The European Union (search) edged closer Monday to giving Turkey (search) the green light on membership talks, but jitters over bringing the relatively poor Muslim nation into the fold prevented a decision on a starting date.

EU leaders will have the final say at a summit in Brussels later this week, after foreign ministers from the 25-nation bloc failed Monday to set a start date and duration for talks.

French Foreign Minister Michel Barnier, whose country is skeptical of Turkey's joining the bloc, said "negotiations will be long, open-ended and difficult" and stressed that membership was not yet a done deal.

The draft text of a declaration for the two-day summit starting Thursday, obtained by The Associated Press, hails Turkey for having made "decisive progress" in economic and political reforms.

Leaders also express confidence in Turkey's sustained reforms, "and vow to monitor Ankara's commitment to "fundamental freedoms and to full respect of human rights, (especially) the zero-tolerance policy relating to torture and ill-treatment" of prisoners.

Of particular concern to the EU is that the Turkish parliament approve laws on criminal procedures and the judicial police.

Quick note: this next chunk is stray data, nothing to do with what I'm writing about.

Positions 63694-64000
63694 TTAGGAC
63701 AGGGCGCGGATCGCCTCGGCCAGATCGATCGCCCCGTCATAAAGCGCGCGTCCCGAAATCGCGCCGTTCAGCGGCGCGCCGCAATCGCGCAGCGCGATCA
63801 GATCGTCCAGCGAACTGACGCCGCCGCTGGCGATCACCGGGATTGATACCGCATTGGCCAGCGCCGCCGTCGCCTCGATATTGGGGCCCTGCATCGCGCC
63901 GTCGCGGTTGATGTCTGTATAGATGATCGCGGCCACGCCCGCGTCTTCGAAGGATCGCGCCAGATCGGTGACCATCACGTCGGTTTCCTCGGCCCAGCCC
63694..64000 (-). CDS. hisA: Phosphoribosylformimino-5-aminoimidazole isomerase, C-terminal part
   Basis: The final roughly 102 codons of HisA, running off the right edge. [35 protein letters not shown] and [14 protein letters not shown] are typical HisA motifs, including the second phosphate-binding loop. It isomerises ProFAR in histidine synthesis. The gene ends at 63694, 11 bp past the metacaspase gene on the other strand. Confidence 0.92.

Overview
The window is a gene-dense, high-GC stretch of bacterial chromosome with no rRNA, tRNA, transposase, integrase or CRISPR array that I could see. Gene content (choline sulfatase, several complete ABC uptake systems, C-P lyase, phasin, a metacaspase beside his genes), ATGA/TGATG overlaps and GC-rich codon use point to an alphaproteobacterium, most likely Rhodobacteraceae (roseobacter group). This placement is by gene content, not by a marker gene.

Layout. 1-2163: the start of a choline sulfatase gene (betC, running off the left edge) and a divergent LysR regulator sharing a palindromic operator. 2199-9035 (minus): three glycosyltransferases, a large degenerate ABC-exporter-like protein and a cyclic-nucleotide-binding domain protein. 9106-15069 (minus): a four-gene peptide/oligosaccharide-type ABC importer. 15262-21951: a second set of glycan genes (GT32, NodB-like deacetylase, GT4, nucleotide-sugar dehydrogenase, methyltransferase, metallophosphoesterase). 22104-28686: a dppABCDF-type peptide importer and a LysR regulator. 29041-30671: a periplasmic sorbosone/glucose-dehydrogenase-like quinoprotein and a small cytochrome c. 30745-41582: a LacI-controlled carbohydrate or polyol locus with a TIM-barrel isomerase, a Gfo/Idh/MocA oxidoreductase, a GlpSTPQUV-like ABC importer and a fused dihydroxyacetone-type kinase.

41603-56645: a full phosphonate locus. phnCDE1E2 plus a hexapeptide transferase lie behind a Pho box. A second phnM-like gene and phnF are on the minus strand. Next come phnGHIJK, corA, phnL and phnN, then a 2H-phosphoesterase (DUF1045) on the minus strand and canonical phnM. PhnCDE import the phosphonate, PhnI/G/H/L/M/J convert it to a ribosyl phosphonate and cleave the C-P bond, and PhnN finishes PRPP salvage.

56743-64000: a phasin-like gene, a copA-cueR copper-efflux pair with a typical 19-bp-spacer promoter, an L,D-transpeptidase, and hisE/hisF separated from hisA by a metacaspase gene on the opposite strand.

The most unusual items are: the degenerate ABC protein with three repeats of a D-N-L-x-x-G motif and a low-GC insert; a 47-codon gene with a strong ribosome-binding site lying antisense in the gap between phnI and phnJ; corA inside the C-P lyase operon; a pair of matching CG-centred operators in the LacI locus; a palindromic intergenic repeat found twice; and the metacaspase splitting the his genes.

Four other laws, including one enacting a new penal code, have been adopted by the legislature, but must yet take legal effect.

The EU foreign ministers debated possible dates for talks to start, and conditions to attach to them to assuage fears in Western Europe of bringing Turkey into the bloc.

Opposition to Turkey's joining has come from Austria, Slovakia, Denmark and France.

"An exact date should not be set too early," Barnier said. France wants the talks to begin in late 2005 or 2006.

Entry negotiations with Ankara will likely last 10 or 15 years.

Turkish Prime Minister Recep Tayyip Erdogan (search) told a German newspaper that his country wants a fair chance to meet the EU's membership criteria

"We want justice," the Passauer Neue Presse daily quoted him as saying. "We are trying to open a society and an economy that until now was very inward-looking."

The EU foreign ministers also delayed membership talks with Croatia until at least March to give Zagreb three months to bring an indicted war criminal, Gen. Ante Gotovina, to justice.